23.02.2024 Author: Seth Ferris

Will NATO turn to supplying arms to Ukraine to make up for its budgetary shortfalls?

Will NATO turn to supplying arms to Ukraine to make up for its budgetary shortfalls?

Often headlines, “clickbait” or otherwise, can be very revealing and more loaded than what you think, they can even be considered trigger-happy, especially in light of the timing, its publication source and in the wake of what else is going on in the news cycle. With the US-led military debacle in Ukraine, the interview of Putin by Tucker Carlson is a prime example of how an event can trigger a flood of such headlines.

Take for example one recent article, in which NATO reportedly wants to coordinate arms supplies to Ukraine instead of the US.

How interesting, and the happenstance of the timing, with Trump making jokes about how he would not be upset if Russia would attack those countries that don’t contribute their fair share to the NATO alliance.  Supposedly Trump’s outburst alarmed NATO allies, at least for those who did not take it as a joke, when Trump said that when he was the president he told NATO allies that he would encourage “Russia to do” to do whatever the hell they wanted to countries that had not paid the money [he claimed] they owned to the military alliance.

For Trump, it is all about paying your bills, “You’ve got to pay; you got to pay your bills!” It is like back in the day in the US, if you did not have fire insurance, the fire company let your house burn down. But what if NATO can serve another purpose, become a middleman, as if it is not already, in the supply of weapons to war zones?

Coordinating arms supplies to Ukraine

So if we are to trust the western sources, such as the New York Times, about such things, and (supposedly) foreign messengers, like the Ukrainian propaganda outlet, New Voice of Ukraine, which also claims that NATO is [reportedly] moving forward with its plans to take over the coordination of arms supplies to Ukraine, which has been previously done by the United States, as reported by an original German source.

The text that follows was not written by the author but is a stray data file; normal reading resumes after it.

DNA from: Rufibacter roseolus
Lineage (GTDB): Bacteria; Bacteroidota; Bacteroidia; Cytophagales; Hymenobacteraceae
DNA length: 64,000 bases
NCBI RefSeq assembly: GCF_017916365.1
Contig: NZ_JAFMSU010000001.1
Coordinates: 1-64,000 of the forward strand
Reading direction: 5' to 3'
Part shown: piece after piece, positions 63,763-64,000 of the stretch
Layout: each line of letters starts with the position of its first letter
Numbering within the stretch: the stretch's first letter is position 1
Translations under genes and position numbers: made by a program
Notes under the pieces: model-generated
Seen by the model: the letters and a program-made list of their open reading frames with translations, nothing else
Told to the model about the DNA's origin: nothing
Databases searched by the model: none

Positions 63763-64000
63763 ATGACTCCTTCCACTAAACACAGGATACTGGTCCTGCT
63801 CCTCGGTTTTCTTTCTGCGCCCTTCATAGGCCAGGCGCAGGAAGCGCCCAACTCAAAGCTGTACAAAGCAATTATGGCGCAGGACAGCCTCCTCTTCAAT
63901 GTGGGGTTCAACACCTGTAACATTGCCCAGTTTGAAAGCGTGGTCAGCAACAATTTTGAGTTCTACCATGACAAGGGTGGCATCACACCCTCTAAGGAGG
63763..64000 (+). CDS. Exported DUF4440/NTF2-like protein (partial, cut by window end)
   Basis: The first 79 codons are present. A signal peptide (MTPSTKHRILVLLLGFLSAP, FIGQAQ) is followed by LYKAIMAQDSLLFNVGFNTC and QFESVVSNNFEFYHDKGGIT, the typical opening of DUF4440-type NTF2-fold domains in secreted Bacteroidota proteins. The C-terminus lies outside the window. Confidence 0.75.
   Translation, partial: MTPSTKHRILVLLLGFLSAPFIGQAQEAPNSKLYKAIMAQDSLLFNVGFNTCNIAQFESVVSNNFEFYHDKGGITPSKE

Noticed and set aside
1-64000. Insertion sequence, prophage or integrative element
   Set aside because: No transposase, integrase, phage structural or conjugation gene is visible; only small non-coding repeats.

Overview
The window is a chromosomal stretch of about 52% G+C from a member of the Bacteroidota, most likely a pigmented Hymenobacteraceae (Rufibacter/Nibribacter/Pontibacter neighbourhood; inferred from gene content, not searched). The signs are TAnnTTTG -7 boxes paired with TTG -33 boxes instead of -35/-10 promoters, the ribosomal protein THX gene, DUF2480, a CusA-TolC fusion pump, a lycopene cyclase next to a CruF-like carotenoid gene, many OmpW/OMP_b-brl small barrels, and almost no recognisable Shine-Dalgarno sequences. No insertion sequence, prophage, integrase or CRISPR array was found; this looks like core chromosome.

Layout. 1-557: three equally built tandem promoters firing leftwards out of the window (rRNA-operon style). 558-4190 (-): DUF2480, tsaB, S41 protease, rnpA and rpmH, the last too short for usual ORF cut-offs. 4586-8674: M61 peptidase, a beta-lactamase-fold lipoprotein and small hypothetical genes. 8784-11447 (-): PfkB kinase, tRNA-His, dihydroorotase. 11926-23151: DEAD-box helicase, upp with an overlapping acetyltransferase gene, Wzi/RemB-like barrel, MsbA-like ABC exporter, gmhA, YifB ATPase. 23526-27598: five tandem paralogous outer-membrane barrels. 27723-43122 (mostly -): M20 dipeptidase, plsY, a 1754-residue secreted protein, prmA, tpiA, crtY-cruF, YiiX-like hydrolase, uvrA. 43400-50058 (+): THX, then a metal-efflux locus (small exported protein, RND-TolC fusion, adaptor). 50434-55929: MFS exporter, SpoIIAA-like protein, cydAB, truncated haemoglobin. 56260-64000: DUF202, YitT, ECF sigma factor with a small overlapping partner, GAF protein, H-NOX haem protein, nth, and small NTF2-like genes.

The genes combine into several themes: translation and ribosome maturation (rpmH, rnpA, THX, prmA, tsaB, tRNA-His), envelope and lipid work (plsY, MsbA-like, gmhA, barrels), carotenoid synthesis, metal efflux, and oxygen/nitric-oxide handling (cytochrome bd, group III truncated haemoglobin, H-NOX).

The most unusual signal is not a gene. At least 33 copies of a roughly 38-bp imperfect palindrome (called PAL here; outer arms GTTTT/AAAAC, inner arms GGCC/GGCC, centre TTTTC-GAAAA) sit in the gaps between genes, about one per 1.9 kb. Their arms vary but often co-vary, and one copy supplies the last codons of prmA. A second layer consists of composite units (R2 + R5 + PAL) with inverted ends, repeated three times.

There are many issues with the supply lines, being able to keep Ukraine supplied, as recently discussed in US Senate infighting over the supply of more money and more weapons to Ukraine.

We’re rebuilding supply lines; we’re rebuilding our arms, munitions, right now. A lot of the money we’re spending is all being spent in the United States,” said Sen. Mike Rounds (R-S.D.), who voted to advance the $60 billion assistance-package for Ukraine,” … and much of that amount is not even for weapons.

Regardless, much debate remains as to what is the endgame for Ukraine, and soon we may find out, when the US House of Representatives takes up the issue next, since the Senate as already approved additional funding.

This could be BIG!

In the meantime, to keep the proxy war going, NATO is moving forward with its plans to take over the coordination of arms supplies to Ukraine, which has been previously done by the United States, the Handelsblatt newspaper reported on Feb. 9, citing government officials and diplomats.

The explanation given, as translated from German, runs like this, “the alliance has so far wanted to avoid the impression of being part of the conflict with Russia at all costs. But now a change is on the horizon – out of fear of Donald Trump”.

Blame it all on Donald Trump, even poor sight and STDs! So, now Russia will be the debt collector for Trump and NATO?  Jens Stoltenberg, NATO’s secretary-general, also lambasted Trump’s comments. “NATO remains ready and able to defend all allies,” Stoltenberg said in a statement.

Even Joe Biden and his administration, not missing a chance, weighed in for the opportunity to go for a round or two with their hated opponent. The Joe Biden White House rebuked the former president’s comments as ‘appalling and unhinged’ – now is that not a prime example of the pot calling the kettle black, or a reminder that only “He who is without sin should cast the first stone?”

It can’t get much better than this in terms of recriminations: the presumptive Republican presidential nominee has long criticized defense spending by NATO allies, falsely [or rightly] claiming they owe an unpaid debt to the alliance. But his recent remarks, at a campaign event in Conway, SC, in the USA, suggested that he would encourage attacks against “delinquent” nations who fail to “pay their bills!”

Method in His Madness